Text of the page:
As a result, the CPC Network was founded by EuroCloud Europe in 2015 with the main focus of identifying simplified solutions for dealing with data in a cloud environment and making them available to the public. The CPC is a trusted, not-for-profit international network of qualified legal professionals who deliver simplified and straight-forward guidance to help navigate the legal and regulatory environment relating to privacy and the cloud. This is done through collective know-how, research and market analysis gained from pan-European industry activity, collaboration and experience. The mission is to provide authoritative views, information and practical solutions to two principal stakeholders: industry professionals and public authorities.

Over the past years, the CPC Network has compiled and released more than 200 short treatises dedicated to improving understanding of legal and practical aspects of data, technology, and the relation between them. In addition, the CPC Network has launched the Internet platform, as part of an independent web resource dedicated to another way of optimizing the time of all people involved with data protection—namely to understanding data transfers in the cloud in four simple and easily identifiable steps. The above material has attracted several hundred thousand readers from all over the world.

The CPC Network’s plan for 2019 is to further elaborate on certain practical aspects of data protection. A CPC group tentatively entitled “Joint Controllers and Processors as per the GDPR” is in the process of drafting materials covering case studies in various industries as well as some thoughts on how to treat different business flows from a data protection perspective.

The main idea of this group is to identify and explain various issues caused by the assignment of roles in a data processing relationship with multiple participants. In its preliminary studies, the group has come to the conclusion that a unified approach cannot be adopted and that each such relationship must be dealt with on an individual basis. 

The group is seeking appropriate mechanisms to propose the compilation of guidance documents to make it easier for companies to settle their role assignments when dealing with a controller-processor or joint controller relationship.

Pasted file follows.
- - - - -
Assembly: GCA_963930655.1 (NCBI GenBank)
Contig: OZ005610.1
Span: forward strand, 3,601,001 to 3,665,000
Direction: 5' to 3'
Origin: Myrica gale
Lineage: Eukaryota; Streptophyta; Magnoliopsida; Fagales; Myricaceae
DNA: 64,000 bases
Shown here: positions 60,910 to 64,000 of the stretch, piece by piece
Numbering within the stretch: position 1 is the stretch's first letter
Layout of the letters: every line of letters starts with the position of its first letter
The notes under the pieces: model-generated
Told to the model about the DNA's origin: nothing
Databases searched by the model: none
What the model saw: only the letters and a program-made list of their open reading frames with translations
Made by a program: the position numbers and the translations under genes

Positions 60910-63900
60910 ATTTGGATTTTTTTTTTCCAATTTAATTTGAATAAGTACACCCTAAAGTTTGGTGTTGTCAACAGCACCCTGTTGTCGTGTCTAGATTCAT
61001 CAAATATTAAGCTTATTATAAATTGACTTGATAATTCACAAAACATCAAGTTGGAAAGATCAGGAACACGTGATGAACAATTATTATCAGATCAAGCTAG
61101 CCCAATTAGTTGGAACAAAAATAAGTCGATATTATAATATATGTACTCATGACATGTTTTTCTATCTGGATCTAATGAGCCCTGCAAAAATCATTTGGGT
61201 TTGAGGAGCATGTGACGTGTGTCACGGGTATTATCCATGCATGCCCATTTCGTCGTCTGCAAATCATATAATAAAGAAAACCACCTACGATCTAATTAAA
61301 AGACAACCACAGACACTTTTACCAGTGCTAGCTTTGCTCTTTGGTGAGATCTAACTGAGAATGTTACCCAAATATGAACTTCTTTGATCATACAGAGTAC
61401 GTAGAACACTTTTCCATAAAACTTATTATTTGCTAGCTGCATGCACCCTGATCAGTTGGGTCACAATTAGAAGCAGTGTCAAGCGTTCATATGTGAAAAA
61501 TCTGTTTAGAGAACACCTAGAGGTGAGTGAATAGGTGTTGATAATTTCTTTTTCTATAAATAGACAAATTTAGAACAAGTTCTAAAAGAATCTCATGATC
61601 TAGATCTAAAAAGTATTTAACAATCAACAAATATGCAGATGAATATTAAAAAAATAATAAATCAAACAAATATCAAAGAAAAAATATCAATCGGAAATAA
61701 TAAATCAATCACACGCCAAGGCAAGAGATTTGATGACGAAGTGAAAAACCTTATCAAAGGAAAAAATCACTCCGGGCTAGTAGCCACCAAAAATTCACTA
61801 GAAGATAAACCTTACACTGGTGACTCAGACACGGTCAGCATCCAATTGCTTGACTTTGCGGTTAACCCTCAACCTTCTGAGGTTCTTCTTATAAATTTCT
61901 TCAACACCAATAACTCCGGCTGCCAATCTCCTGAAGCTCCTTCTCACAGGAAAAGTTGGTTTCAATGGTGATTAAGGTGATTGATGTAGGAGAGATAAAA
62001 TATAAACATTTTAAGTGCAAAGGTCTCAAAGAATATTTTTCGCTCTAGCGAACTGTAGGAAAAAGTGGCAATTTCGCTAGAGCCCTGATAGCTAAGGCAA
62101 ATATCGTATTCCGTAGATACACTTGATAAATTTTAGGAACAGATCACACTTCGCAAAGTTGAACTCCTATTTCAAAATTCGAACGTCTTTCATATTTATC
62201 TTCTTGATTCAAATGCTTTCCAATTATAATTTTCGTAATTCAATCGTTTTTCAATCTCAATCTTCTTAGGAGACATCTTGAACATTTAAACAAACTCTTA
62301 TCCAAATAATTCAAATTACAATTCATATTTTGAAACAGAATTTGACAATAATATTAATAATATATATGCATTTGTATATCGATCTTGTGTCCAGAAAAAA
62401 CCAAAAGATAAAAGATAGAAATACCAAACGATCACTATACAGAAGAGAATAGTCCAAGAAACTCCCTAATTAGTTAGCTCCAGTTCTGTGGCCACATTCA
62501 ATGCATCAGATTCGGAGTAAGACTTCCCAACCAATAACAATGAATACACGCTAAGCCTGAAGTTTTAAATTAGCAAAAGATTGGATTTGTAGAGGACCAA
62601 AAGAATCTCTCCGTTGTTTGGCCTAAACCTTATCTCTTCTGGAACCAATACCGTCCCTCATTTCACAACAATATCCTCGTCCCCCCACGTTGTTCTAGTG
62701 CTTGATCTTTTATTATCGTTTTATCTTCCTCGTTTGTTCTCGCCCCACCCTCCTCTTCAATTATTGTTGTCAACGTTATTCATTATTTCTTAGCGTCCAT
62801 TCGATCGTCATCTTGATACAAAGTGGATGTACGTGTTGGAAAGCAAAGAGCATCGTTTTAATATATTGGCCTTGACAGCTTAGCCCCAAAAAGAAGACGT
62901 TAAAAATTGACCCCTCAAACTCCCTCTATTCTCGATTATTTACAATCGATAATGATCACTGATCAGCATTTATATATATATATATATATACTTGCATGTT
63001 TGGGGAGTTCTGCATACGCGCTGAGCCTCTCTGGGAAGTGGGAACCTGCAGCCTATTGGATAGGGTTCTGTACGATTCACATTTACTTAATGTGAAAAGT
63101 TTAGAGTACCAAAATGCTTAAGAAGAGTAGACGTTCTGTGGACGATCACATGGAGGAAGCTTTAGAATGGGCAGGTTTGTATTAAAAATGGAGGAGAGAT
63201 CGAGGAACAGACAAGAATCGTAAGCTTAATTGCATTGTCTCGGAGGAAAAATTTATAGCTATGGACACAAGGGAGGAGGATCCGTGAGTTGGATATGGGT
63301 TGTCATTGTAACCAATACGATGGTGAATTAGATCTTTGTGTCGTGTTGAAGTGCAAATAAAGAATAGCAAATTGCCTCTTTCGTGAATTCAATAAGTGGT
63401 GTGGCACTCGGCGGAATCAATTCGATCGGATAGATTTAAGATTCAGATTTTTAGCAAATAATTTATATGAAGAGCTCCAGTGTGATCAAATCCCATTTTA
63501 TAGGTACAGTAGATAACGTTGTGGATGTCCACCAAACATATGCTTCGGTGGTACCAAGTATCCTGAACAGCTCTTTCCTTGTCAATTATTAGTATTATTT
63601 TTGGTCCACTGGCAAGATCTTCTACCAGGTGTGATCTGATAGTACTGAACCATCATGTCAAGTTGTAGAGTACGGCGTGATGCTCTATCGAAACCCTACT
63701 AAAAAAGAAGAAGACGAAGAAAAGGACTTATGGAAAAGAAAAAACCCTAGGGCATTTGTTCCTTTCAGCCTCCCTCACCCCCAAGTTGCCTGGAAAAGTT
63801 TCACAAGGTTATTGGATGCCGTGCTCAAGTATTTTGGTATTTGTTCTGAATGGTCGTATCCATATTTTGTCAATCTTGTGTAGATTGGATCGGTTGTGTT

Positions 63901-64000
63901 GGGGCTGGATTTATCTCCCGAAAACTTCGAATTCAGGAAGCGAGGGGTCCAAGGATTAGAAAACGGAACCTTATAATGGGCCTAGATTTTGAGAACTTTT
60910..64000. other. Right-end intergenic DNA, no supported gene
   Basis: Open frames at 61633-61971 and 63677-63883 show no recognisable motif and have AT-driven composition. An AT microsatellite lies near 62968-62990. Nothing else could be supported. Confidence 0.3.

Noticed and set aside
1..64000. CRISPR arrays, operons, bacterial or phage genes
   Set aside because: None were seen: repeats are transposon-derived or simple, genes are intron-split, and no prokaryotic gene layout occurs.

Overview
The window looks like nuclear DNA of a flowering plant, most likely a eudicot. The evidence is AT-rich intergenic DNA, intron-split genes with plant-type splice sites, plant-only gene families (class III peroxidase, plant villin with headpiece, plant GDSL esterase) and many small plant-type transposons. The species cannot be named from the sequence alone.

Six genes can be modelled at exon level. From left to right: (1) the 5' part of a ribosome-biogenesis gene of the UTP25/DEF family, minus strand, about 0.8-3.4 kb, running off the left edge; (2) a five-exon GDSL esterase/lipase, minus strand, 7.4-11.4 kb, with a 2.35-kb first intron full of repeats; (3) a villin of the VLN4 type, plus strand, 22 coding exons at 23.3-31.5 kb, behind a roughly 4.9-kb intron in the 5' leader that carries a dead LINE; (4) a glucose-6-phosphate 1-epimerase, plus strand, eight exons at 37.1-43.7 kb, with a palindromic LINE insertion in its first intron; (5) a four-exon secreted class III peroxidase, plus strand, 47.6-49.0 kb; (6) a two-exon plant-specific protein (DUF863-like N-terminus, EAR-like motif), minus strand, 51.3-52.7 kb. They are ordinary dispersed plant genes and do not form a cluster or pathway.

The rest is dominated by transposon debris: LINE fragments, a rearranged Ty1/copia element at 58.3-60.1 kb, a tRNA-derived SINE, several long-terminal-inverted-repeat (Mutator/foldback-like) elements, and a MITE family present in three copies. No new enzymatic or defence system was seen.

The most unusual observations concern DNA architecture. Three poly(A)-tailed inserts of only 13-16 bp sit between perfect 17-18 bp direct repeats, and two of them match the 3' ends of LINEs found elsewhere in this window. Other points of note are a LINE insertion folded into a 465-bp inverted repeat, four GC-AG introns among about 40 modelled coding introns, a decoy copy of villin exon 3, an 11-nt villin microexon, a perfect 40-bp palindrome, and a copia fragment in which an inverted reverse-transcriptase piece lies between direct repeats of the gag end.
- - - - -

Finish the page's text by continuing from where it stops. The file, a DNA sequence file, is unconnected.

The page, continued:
A second CPC-Sub-group of EuroCloud Europe will undertake to create a European database of data-breach-related DPA decisions and court judgments. The CPC Network intends to gather information on the volume, type and business sectors of occurring data breaches as well as the regulatory response to data breach notifications, and to draft a relevant report. Furthermore, to the extent it is possible, the CPC Network will undertake to create a concise database of data-breach-related DPA decisions and court judgments. 

CPC member countries

Austria: Götzl Thiele EUROLAWYER® Rechtsanwälte

Belgium: Astrea Advocaten

Belgium: Time.lex

Bulgaria: Kambourov & Partners

Czech Rep.: Nielsen Meinl 

Cyprus: tassos papadopoulos & associates LLC

Germany: Derra, Meyer & Partner

Denmark: NJORD Advokatpartnerselskab

Estonia: PwC Legal

Spain: Andersen Tax & Legal

Finland: Hannes Snellman Attorneys Ltd

France: Alain Bensoussan Avocats Lexing

Greece: Zepos & Yannopoulos

Ireland: William Fry


Italy: R&P legal

Latvia: Njord Latvia

Monaco: Monaco Giaccardi

Malta: Malta IT Law Association

Macedonia: Directorate for Personal Data Protection

Netherlands: Cordemeyer & Slager

Norway: Grette

Poland: Bird & Bird 

Portugal: Abreu Advogados 

Romania: Wolf Theiss

Slovenia: JK Group d.o.o. /  JK Group ltd

Slovakia: Bukovinsky & Chlipala, s.r.o.

Turkey: Gün + Partners


CPC members: 

Please feel free to nominate additional CPC partners



The information and suggestions contained herein are for general guidance on matters of interest only. The application and impact of laws can vary widely based on the specific facts involved. Accordingly, the information herein is provided with the understanding that the authors and publishers are not herein engaged in rendering legal or other professional advice and services. As such, it should not be used as a substitute for consultation with professional legal or other competent advisers. Before making any decision or taking any action, you should consult a professional.